‘blue-sky talk’ | ‘blue-sky research’

USA—‘blue-sky talk’ 1900—‘blue-sky research’ 1947—the adjective ‘blue-sky’ is used to mean: (in negative sense) fanciful, hypothetical; (in positive sense) creative or visionary—from the notion of a blue sky as a place free from disturbances or difficulties

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‘no good to Gundy’: meaning and origin

Australia, 1902—of no use or advantage whatsoever, no good at all—origin unknown—alliterative effect and phonetical factors proper to Australia may have contributed to the currency of the phrase

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‘to out-Herod Herod’ | ‘to out-Zola Zola’

the phrases built on the pattern ‘to out-X X’, in which ‘X’ is a person’s name, mean to be superior to X in his or her characteristics—the prefix ‘out-’ has been used to form verbs conveying the sense of surpassing, exceeding or beating in the action described by the simple verb

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‘Tory-lite’: meanings and origin

UK, 1995—a derogatory designation of New Labour, i.e., a right-wing/social democratic trend in Labour thinking and policy, advocated by Tony Blair—‘Tory’: the British Conservative Party; ‘lite’ (phonetic respelling of the adjective ‘light’): a moderated version of something

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notes on ‘queuemanship’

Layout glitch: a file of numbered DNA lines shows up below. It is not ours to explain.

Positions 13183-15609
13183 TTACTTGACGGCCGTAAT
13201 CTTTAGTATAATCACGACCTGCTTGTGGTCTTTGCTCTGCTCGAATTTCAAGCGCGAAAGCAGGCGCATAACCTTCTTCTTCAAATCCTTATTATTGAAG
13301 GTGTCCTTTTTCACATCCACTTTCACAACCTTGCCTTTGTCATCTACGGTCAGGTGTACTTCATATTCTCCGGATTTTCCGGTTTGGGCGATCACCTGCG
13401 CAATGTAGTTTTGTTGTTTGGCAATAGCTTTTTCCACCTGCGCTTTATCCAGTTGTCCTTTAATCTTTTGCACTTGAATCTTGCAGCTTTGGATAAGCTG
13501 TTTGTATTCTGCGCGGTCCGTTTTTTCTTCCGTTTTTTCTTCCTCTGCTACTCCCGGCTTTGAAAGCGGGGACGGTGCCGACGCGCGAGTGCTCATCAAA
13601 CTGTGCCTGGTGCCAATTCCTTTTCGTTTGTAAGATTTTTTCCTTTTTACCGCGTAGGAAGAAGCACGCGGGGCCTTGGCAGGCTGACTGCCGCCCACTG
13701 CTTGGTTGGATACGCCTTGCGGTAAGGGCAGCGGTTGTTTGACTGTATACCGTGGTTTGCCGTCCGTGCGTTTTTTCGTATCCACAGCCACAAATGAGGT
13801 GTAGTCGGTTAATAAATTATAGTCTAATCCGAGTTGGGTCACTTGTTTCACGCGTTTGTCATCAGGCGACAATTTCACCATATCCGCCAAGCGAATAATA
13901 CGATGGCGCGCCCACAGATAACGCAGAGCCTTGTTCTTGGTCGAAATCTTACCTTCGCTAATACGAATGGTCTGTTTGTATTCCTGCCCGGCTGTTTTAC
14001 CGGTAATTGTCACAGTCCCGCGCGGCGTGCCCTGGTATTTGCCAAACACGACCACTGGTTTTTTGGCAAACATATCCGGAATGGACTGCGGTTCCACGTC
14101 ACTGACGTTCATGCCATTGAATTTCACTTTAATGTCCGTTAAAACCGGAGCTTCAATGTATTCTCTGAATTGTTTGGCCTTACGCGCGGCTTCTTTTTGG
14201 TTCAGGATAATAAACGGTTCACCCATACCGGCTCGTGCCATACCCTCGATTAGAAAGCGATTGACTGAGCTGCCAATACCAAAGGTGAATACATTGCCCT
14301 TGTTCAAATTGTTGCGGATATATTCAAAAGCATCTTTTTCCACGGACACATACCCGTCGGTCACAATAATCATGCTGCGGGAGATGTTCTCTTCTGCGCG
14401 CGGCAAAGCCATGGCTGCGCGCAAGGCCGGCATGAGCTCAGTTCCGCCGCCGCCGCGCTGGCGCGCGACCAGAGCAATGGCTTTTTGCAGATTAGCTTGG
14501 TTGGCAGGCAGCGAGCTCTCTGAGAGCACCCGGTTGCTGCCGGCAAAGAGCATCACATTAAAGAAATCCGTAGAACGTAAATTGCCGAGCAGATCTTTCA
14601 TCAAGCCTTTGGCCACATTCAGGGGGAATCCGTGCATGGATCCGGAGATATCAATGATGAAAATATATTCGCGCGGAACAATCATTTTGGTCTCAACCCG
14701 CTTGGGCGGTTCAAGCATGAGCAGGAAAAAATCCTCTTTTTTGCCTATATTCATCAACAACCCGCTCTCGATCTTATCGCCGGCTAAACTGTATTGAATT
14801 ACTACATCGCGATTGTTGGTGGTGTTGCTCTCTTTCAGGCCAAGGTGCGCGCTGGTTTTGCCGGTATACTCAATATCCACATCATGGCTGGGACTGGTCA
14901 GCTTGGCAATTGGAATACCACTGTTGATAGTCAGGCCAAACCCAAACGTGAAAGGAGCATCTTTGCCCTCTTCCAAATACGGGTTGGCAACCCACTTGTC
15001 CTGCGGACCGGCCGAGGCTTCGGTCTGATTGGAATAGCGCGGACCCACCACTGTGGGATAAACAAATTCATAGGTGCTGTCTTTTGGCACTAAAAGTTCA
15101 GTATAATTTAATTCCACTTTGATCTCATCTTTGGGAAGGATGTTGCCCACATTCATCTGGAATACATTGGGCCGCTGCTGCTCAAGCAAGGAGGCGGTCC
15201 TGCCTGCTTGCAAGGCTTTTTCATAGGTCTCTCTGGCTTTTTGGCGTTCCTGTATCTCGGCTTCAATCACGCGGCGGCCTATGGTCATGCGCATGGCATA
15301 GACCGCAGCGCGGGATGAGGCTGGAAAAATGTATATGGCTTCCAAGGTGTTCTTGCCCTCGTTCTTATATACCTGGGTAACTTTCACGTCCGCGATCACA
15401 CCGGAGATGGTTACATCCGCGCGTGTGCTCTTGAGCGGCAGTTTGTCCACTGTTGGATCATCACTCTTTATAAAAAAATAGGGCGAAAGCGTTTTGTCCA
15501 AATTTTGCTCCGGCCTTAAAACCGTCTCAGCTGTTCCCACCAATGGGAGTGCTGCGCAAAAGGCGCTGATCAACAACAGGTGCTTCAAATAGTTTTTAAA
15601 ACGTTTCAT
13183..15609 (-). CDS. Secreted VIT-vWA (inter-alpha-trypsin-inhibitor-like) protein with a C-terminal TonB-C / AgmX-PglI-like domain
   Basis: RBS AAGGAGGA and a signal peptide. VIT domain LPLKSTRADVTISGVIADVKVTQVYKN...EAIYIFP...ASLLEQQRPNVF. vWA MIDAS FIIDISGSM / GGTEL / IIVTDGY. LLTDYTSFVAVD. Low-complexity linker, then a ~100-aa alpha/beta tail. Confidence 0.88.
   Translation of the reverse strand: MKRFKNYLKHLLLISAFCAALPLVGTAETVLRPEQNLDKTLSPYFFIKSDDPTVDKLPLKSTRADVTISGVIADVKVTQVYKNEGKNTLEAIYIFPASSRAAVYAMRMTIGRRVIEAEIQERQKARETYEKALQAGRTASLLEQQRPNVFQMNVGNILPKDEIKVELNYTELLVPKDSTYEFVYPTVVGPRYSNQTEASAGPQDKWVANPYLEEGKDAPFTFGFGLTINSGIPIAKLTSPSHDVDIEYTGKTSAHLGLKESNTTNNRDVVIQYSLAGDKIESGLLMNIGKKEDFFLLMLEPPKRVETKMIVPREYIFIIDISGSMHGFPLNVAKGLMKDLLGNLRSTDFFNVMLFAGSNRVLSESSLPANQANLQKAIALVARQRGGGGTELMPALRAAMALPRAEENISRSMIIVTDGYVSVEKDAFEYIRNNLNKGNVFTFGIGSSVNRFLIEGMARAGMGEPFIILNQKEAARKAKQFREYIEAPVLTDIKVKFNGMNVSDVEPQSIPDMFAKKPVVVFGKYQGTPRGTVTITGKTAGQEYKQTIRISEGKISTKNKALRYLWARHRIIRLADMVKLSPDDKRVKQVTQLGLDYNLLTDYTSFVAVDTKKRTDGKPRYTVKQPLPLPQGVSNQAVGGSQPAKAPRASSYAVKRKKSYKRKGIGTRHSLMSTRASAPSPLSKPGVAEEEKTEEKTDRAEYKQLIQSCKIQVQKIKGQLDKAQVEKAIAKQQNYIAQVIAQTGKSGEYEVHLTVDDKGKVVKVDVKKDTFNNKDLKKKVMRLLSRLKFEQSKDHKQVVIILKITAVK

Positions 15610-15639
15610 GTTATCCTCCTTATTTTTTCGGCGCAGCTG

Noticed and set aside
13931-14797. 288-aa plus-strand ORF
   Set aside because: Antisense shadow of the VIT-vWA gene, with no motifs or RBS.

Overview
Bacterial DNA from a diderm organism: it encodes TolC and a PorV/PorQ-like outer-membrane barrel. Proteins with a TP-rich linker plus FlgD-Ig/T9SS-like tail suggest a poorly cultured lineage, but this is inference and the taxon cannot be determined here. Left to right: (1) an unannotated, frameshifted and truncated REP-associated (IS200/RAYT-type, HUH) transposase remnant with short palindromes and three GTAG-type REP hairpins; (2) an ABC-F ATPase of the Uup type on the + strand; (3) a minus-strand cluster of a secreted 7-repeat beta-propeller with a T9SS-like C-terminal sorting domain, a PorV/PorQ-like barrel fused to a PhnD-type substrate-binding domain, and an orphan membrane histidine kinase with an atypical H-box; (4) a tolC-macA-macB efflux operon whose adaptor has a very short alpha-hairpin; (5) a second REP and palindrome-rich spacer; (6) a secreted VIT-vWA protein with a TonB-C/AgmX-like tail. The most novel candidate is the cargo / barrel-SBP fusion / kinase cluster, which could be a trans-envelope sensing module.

1950—the exercise of ploys and tactics in order to minimise time spent waiting in a queue—composed of the noun ‘queue’ and the suffix ‘-manship’—here, ‘-manship’ does not refer to the skills worthy of a role, as in ‘horsemanship’ and ‘statesmanship’, but to the ploys used to gain the upper hand, as in ‘gamesmanship’

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‘squander-bug’: meanings and origin (British usage)

1943—a devilish insect symbolising reckless extravagance and waste—introduced by the National Savings Committee in a government publicity campaign promoting economy—hence: one who is profligate with money or resources

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‘william-nilliam’: meaning and origin

1907—whether one likes it or not; haphazardly—a humorous variant of ‘willy-nilly’, after the personal name ‘William’ (‘William’ being familiarly shortened to ‘Willy’)

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‘lead in one’s pencil’: meaning and origin

USA, 1927—denotes male vigour, especially sexual—with wordplay on ‘penis’—interestingly, via an alteration of the Latin diminutive ‘pēnĭcillus’, denoting literally a little tail, hence a painter’s brush or pencil, ‘pencil’ is derived from Latin ‘pēnis’, denoting literally a tail, hence the penis

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‘open and shet, sign o’ more wet’: meaning and origin

USA (New England), 1868—alternately sunny and cloudy conditions usually indicate rain—the adjective ‘shet’ is a variant of ‘shut’—it was perhaps in order to provide a rhyme for the adjective ‘wet’ that the variant ‘shet’ was chosen in the proverb

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‘Adam and Eve’ (to believe)

UK, 1925—the verb ‘Adam and Eve’ is rhyming slang for ‘to believe’—there is no truncation, contrary to the usual rhyming-slang formation (cf. ‘scooby’, rhyming slang for ‘clue’, which is short for ‘Scooby Doo’)

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